Should we be warned about speed cameras?

camera warnings

The NSW Auditor General recently recommended Transport for NSW remove speed camera warning signs. In Victoria, where there are no warning signs, a lot more motorists are fined for speeding. The AG report says NSW speed cameras catch only 1 in a thousand motorists and it’s time to step up the speed camera program.

How speed cameras work

The authorities aim to put speed cameras in places known for speeding and a high crash risk. However, this report claims there are not enough of them to provide a general deterrent. Warning signs and limited operating hours further reduce their effect.

In general, 28% of drivers travel up to 10kph over the limit and more than 5% travel over 10kph. Yet NSW speed cameras catch only 0.1% of motorists.

TfNSW did accept many recommendations in the report but stated it would not review signage or operating hours. This is because they are government policy.

Cameras or police?

You may be surprised to learn the NRMA favours policing over speed cameras. The main reason is because police can make discretionary decisions and machines cannot.

In NSW, unlike Victoria, police can decide whether to fine a motorist who is speeding. If the motorist is no risk to others, for example, they may overlook low range speeding. But if someone is speeding and tailgating, police are more likely to issue a fine.

There is no evidence of a 10% over the limit tolerance for speeding.

We don’t like low speeds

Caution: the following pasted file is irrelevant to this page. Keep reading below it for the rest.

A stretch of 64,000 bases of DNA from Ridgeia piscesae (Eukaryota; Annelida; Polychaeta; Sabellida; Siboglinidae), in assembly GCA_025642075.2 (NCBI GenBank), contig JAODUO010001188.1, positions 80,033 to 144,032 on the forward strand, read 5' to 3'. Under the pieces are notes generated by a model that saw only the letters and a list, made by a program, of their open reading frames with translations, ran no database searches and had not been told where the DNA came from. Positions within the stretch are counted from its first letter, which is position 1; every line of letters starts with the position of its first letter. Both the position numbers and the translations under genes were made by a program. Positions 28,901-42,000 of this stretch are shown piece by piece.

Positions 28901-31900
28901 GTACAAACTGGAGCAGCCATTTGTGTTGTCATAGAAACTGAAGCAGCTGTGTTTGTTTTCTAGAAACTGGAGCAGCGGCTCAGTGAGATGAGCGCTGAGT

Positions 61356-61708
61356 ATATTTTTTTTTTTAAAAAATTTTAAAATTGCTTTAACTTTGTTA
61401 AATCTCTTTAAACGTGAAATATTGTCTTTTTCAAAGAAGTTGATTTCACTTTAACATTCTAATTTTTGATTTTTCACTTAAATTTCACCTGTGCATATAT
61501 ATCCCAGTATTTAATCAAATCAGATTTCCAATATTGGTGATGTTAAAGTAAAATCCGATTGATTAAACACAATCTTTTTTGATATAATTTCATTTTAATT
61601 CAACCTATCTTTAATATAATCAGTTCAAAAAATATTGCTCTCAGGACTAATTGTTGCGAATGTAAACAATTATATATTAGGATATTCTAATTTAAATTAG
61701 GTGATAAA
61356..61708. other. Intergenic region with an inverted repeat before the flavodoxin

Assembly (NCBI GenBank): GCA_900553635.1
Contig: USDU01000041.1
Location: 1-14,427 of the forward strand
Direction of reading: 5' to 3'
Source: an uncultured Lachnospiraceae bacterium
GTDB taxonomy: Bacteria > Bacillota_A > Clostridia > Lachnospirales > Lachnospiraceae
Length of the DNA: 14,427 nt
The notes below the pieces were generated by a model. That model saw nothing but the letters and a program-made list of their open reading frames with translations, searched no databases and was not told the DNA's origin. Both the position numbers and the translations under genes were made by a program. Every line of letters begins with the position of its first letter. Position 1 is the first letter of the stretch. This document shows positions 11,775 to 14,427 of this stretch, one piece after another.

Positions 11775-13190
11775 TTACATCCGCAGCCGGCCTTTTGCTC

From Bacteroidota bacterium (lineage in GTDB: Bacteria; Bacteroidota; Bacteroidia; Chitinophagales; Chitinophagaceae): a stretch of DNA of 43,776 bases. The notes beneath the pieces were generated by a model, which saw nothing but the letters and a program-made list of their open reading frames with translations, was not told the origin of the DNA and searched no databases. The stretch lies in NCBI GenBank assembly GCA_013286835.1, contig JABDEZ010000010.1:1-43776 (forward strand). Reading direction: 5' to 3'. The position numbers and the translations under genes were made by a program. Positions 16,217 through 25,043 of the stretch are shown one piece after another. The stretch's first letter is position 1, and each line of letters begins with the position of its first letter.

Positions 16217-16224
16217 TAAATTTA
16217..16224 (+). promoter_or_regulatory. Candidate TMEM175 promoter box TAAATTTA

Speed limits are crucial to safety, but not always in the direction you think.

American researchers published in Accident Analysis and Prevention found lowering speeds by 8kms per hour reduces crashes. But lowered too much – by 15, 25, 40kms per hour or more – drivers stop paying attention. They were:

  • Twice as likely to obey the speed limit at 80 kph or 90 kph compared to under 80 kph
  • Four times more likely to obey when the limit was 97 to 113 kph.

The UK’s Department of Transport in 2017 found a similar pattern:

  • 9% of drivers break 60mph (97kph) limits
  • They are 10 times more likely to break 20mph (32kph), on average 42 kph.

Some speeds are just too slow.

Heavy fines for speeding

Fines for speeding in NSW are heavy, even in the lower ranges, and double demerits during holiday time can soon wipe out a licence.

Speed Fine Demerits
10kph or under $119 1 (4 for L or Ps)
Over 10kph $275 3 (4 for L or Ps)
Over 20kph $472 4
Over 30kph $903 5
Over 45kph $2,435 6

Take it slower.

Corrina Baird

Writer and expert

Corrina used to lend her car to her kids and discovered first hand what Ls, Ps and demerits mean for greenslips. After 20 years of writing and research in financial services, she’s an expert in the NSW CTP scheme. Read more about Corrina

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